Tuesday, May 22, 2012

Men In Black 3

For F*** Movie Magazine Singapore

Movie Review                                                                                                             21/5/12

Starring: Will Smith, Josh Brolin, Tommy Lee Jones
Directed by: Barry Sonnenfeld

            Everyone knows it’s sexy to wear black. This summer, Nick Fury is decked out in a flowing black trenchcoat. Black Widow and Catwoman squeeze into black catsuits. Batman dons his black armour as usual. And of course, the titular government operatives of this film have returned to suit up. Ten years is a long time to be gone, but truth be told, Will Smith as Agent J hasn’t seemed to age a day.

            That’s less that can be said for his curmudgeon of a partner, Agent K (Jones). He’s more dour than ever, and Agent J seems frustrated that he can’t connect with the older gentleman as a friend. A dangerous alien criminal from K’s past, Boris the Animal (Jemaine Clement) has escaped from a maximum security jail, his prison break forming the opening sequence.

Boris causes a rift in the space-time continuum, and when J goes to work at MIB headquarters the next day, his new boss Agent O (Emma Thompson) informs him that Agent K died 60 years ago. A gobsmacked J travels back in time, where he meets the younger K (Brolin) and the two go about trying the prevent the former’s death and returning things to the way they should be, as two versions of Boris stand in the duo’s way.

Will Smith suggested the story to director Barry Sonnenfeld while they were filming the second Men In Black film, as a way to explore K’s backstory. So it’s a little puzzling that while the idea started incubating so long ago, the movie infamously began shooting without a completed script. This definitely hurt the end product, especially since the plot is somewhat complex. While time travel is a convenient plot device, the mechanics of time travel are equally inconvenient to convey onscreen, and the portrayal is iffy to say the least – cue some clunky bits of exposition.

But audiences don’t go to a Men In Black movie for a discourse in quantum physics – they go to see neuralysers, gross-out aliens, laser gunfights and madcap chases. Men In Black 3 contains all of these, but there’s a spark missing. While a marked improvement on the second instalment, this can’t help but feel a little tired and a little old, a sequel ten years too late to care very much about. There are also recognizable bits of other shows floating around – the 60’s setting seems to cash in on the Mad Men craze, the gyro-cycles that J and K ride are very reminiscent of the wheelbike General Greivous used in Star Wars Episode III: Revenge of the Sith, and the “jetpacks” look quite a bit like Doctor Who’s Daleks.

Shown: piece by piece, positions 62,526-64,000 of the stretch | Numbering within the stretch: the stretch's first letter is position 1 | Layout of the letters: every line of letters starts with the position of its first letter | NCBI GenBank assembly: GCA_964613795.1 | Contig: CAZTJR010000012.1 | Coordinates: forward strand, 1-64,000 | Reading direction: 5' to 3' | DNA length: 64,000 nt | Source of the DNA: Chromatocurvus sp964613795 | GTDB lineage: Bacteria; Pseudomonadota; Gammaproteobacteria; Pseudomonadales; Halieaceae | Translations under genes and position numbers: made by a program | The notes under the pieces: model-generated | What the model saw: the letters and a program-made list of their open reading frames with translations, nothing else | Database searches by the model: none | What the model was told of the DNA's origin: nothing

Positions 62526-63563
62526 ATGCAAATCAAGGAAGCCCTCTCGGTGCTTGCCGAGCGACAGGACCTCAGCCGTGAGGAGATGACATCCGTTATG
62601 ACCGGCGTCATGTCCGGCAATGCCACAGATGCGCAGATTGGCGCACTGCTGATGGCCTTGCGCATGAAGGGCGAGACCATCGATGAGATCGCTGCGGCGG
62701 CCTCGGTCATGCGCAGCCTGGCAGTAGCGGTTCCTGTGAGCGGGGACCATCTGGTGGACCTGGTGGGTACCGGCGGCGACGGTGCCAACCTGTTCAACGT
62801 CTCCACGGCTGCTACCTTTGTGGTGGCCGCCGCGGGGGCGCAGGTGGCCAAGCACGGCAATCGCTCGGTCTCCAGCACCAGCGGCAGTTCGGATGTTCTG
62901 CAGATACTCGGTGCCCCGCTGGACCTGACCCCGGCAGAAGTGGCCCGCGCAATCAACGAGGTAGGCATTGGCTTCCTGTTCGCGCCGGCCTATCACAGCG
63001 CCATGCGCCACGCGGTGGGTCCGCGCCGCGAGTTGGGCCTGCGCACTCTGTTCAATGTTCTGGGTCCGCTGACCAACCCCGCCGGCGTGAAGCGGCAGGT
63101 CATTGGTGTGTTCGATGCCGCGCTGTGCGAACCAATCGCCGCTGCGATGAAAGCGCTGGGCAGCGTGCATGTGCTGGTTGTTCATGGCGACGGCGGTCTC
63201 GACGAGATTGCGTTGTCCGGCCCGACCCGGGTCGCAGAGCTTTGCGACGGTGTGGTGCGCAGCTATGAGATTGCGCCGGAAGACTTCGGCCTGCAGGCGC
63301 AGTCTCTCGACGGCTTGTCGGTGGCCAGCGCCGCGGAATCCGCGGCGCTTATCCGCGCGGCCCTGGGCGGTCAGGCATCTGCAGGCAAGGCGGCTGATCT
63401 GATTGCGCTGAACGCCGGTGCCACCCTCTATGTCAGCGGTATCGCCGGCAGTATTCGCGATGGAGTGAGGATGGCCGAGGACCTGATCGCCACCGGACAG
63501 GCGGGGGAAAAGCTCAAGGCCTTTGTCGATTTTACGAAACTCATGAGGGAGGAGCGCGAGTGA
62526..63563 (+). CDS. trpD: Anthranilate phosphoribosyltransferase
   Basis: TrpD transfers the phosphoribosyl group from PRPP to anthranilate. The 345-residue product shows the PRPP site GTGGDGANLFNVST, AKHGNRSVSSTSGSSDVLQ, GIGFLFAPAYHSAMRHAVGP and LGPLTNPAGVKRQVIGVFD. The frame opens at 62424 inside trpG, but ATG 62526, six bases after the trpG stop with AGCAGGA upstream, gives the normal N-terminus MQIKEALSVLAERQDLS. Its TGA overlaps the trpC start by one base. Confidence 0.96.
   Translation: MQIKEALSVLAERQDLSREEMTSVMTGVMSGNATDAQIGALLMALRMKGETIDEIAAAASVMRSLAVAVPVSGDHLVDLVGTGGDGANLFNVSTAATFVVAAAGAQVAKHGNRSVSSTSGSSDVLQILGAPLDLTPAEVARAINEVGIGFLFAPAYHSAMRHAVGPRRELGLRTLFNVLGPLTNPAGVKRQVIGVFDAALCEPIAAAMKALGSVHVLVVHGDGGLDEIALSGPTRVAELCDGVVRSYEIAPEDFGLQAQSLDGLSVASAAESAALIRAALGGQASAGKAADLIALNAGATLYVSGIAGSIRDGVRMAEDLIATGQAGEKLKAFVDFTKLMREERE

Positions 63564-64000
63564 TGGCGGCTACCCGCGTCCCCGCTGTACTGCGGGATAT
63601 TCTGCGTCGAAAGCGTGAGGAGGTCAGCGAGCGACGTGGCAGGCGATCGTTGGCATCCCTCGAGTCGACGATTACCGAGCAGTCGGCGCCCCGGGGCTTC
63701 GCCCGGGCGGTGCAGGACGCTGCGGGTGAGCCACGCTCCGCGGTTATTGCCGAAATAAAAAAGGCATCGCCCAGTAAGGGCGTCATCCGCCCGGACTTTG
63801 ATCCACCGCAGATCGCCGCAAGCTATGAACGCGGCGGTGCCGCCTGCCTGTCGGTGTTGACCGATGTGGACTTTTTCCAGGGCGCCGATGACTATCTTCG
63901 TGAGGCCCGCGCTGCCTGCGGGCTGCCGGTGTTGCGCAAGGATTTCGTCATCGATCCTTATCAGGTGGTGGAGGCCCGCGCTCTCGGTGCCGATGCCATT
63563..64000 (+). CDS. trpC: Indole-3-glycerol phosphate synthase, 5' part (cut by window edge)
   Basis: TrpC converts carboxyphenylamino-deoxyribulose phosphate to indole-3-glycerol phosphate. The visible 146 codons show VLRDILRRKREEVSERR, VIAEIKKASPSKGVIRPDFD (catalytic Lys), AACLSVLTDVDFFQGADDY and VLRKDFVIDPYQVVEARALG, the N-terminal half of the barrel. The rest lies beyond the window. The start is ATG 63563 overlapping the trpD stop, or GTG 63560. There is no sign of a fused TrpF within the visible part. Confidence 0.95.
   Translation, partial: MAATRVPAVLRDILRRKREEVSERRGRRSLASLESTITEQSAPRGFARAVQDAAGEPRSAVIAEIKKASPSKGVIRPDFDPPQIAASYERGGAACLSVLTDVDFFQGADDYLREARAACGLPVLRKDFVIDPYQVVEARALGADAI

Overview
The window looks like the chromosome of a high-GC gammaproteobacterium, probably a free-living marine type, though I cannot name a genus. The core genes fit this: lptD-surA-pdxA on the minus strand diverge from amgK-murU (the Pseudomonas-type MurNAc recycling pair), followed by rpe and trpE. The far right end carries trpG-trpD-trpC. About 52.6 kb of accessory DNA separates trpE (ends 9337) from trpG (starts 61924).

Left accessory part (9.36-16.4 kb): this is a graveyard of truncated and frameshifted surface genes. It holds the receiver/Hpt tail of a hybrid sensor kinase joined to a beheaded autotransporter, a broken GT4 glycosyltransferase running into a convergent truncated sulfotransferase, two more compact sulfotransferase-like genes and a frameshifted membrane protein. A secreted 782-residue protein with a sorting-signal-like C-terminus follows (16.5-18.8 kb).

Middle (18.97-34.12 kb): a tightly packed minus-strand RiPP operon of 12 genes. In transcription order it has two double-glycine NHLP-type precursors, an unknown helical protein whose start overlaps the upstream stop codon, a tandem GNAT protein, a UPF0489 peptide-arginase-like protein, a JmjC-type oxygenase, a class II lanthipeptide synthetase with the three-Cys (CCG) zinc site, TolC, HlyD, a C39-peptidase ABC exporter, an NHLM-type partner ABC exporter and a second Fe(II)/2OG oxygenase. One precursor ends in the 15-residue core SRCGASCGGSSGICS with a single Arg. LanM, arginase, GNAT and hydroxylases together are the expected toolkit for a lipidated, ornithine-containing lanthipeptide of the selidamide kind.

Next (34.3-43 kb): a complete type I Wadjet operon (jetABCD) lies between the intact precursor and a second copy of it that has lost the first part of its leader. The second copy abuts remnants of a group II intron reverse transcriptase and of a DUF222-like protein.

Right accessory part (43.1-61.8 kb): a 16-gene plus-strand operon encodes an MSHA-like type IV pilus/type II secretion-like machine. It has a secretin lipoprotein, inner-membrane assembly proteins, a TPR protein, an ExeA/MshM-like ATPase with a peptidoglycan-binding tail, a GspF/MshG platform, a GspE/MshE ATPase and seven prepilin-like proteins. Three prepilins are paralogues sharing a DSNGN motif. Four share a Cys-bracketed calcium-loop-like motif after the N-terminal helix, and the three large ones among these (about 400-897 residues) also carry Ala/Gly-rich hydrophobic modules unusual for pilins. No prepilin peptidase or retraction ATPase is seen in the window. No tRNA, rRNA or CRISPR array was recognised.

The biggest success of the first Men In Black movie was the buddy cop pairing of Will Smith and Tommy Lee Jones, who couldn’t be more different. Their chemistry and dynamic brings to mind such successful teams as Mel Gibson and Danny Glover in the Lethal Weapon movies and even Roy Scheider and Gene Hackman in The French Connection. Thankfully, Smith seems to work well with Josh Brolin too, and the latter’s two-hour-long Tommy Lee Jones impression is uncanny and entertaining.

Jemaine Clement’s one-armed Boris is essentially a pirate, prone to baring his teeth, growling and shooting up his victims with bony spikes courtesy of an insectoid organism living in his hand – something like a demonic shoulder-parrot. The character is sort of the alien equivalent of Ian McShane as Blackbeard in last year’s Pirates of the Caribbean sequel. While he’s certainly menacing, there isn’t much that makes him a standout villain.

Once again, Academy Award-winning makeup artist Rick Baker uses his talents to create a menagerie of extraterrestrial critters, but the copious amounts of CGI don’t quite match up to that standard and appear a little plasticky, particularly during the climax set during the Apollo 11 rocket launch at Cape Canaveral. The 3D conversion is half-decent and adds somewhat to scenes that take place at dizzying heights. The action sequences on the whole aren’t anything very special, and the unique possibilities presented by the 60s setting seem to go unnoticed to the filmmakers.

On the humour front, there are several amusing gags, the best of which is how Agent J travels back in time – as he leaps off the Empire State Building, he flies back in time, through the great depression (a suicidal stock broker is seen falling behind him) and the victory parade marking the end of World War II. As is MIB tradition, more celebrities are “outed” as aliens, including Lady Gaga and Mick Jagger, and Andy Warhol (Bill Hader) is revealed to be an MIB agent sick of his disguise as the pretentious artist. However, there are also moments where Will Smith, quintessential cool nice guy though he may be, borders on grating.

            Is Men In Black 3 an entertaining diversion? Yes. Does it offer up a crowd-pleasing blend of sci-fi, comedy and action? Mostly yes. Is it anything groundbreaking? Not really. Will it stand up against this summer’s heavy-hitting blockbusters? Most likely not.


SUMMARY: Men In Black 3 is less a spiffy suit and more a nice, worn pair of Bermudas: it won’t impress anyone, the colour’s faded a little, they don’t fit as well as they used to, but you like wearing them anyway.

 Jedd Jong


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